He ordered government employees to run personal errands for him, such as buying his special moisturizer and picking up his laundry. He ordered one employee to buy a used mattress from a Trump hotel. He has punished employees who questioned his spending, and rewarded others who abetted him. He lied on official documents about his schedule.
But Pruitt hasn’t resigned. Nor has he been fired by President Donald Trump, who has fired dozens of other officials for much smaller faults. Trump may like Pruitt because he’s doing a great job defiling the environment, or he may like him because Pruitt takes the attention away from Trump’s own countless ethical and legal lapses.
To its credit, Congress has held hearings into Pruitt’s reprehensible behavior but little has come of it. A few Republicans have called for him to resign, including Louisiana Sen. John Kennedy and Maine Sen. Susan Collins and handful of representatives. Sen. Chuck Grassley of Iowa wants him fired, but over a policy dispute, not over his ethical lapses.
The Republican congressional leadership has been fairly silent, even though House Speaker Paul Ryan and Senate Majority Leader Mitch McConnell were quick to ask for thorough investigations and resignations when it came to Democrats.
Ryan actually claimed that he hadn’t been following the Pruitt scandal, which, if true, is a damning indictment of his leadership.
Some environmental groups have been calling for Pruitt’s impeachment for a while, but they’re asking for Pruitt to removed not for his corruption but for rejecting global warming and rolling back environmental protections.
That’s a foolish demand, because you can’t change those policies by getting rid of Pruitt. Trump and the Congress agree with Pruitt on those policies; it’s what they promised to do, and anyone who replaced Pruitt would implement those same policies.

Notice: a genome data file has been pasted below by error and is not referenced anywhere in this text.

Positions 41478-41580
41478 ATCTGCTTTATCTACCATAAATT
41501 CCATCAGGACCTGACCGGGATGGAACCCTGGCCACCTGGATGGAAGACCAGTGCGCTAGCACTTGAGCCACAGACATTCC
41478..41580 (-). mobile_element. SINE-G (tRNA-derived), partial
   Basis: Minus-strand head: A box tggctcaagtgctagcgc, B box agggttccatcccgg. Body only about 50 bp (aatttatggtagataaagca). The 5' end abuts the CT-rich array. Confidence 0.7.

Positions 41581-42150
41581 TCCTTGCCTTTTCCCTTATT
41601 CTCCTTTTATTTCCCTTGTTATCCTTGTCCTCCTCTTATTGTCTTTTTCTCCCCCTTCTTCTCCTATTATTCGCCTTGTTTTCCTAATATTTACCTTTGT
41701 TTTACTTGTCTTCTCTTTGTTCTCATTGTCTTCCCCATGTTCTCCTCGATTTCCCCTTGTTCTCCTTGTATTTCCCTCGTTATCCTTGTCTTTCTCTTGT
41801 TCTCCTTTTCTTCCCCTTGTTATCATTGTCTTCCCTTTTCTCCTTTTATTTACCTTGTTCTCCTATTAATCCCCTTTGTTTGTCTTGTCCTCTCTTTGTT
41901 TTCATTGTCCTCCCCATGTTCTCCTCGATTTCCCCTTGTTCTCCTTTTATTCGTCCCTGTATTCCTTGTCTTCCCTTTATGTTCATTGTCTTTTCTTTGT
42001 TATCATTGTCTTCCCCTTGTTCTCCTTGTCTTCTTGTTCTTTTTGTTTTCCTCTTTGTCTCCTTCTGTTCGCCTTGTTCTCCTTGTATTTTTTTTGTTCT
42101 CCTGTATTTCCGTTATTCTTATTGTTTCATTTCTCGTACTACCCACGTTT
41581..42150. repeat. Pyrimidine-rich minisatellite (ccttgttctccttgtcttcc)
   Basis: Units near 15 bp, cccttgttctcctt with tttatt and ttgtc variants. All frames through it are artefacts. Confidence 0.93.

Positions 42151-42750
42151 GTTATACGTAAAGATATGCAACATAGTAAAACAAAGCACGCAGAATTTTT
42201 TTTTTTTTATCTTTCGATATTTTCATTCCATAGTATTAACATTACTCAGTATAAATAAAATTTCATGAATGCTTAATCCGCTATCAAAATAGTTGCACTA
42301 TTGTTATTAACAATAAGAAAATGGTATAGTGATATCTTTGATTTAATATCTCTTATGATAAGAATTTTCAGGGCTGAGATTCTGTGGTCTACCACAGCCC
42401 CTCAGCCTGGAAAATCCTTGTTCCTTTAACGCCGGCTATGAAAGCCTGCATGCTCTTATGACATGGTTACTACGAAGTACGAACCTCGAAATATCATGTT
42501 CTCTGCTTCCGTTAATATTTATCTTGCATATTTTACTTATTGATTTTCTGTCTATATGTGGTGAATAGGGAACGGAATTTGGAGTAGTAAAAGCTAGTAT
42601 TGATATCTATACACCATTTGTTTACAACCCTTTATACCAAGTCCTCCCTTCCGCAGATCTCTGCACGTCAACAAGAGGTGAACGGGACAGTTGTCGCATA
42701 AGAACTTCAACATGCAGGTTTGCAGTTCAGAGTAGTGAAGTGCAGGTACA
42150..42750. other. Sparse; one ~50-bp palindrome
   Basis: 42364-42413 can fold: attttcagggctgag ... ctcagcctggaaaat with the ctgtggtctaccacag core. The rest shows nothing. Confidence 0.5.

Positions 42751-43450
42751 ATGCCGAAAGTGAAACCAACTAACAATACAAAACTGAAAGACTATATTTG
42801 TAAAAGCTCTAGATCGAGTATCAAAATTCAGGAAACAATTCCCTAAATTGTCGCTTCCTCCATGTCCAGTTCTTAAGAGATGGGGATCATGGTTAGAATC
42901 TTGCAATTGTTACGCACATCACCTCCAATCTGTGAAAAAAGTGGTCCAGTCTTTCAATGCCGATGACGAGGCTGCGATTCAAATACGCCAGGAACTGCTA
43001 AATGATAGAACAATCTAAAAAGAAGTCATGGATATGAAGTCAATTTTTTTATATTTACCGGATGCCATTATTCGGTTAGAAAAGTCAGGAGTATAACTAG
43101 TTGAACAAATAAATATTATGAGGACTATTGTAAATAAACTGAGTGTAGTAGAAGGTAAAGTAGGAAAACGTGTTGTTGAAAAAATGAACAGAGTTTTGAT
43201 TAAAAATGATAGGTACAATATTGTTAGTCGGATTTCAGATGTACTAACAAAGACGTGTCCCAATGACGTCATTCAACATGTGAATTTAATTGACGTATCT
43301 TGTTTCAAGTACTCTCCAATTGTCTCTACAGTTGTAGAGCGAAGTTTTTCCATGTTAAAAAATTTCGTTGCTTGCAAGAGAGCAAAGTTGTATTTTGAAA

‘Drain the swamp’
Trump and the Republicans did not promise corruption. In fact, Trump promised he would “drain the swamp.” He promised to get rid of corrupt officials. Getting rid of Pruitt because he’s corrupt ought to help the Republican brand, which is increasingly seen as wholly owned subsidiary of the Trump Organization.
I understand the Republicans’ hesitation on this. They’ve been forced to accept a lot of things from Trump that aren’t normal.
Before Trump, no Republican would have accepted a president refusing to release his tax returns before the election. Before Trump, no Republican would have accepted a president who refused to divest his business holdings into a blind trust. Before Trump, no Republican would have accepted a president who appointed his family business partners to high positions inside the government. Before Trump, no Republican would have accepted a president who had such disdain for the rule of law. Before Trump, no Republican would have accepted foreign interference in our elections.
Republicans may think they need to accept Trump’s violations of normal and ethical behavior, but there’s no reason for them to accept such violations from Scott Pruitt.
At some point, the Congress may have to stand up to Trump, or see the republic fail. The Republicans need to practice having a backbone. Pruitt is a politically easy place to begin. If they need more practice, they could hold accountable a lot of other administration officials who’ve abused their office, including Wilbur Ross, Ryan Zinke, Ben Carson, Jared Kushner and Ivanka Trump, not to mention POTUS himself.
By indicting Scott Pruitt, putting him on trial and convicting him based on strong evidence, the Republican Congress would show that it takes its oath of office seriously, and that there are some legal and ethical lines that cannot be crossed.
That’s a mission statement that all Americans need to hear — especially Donald Trump.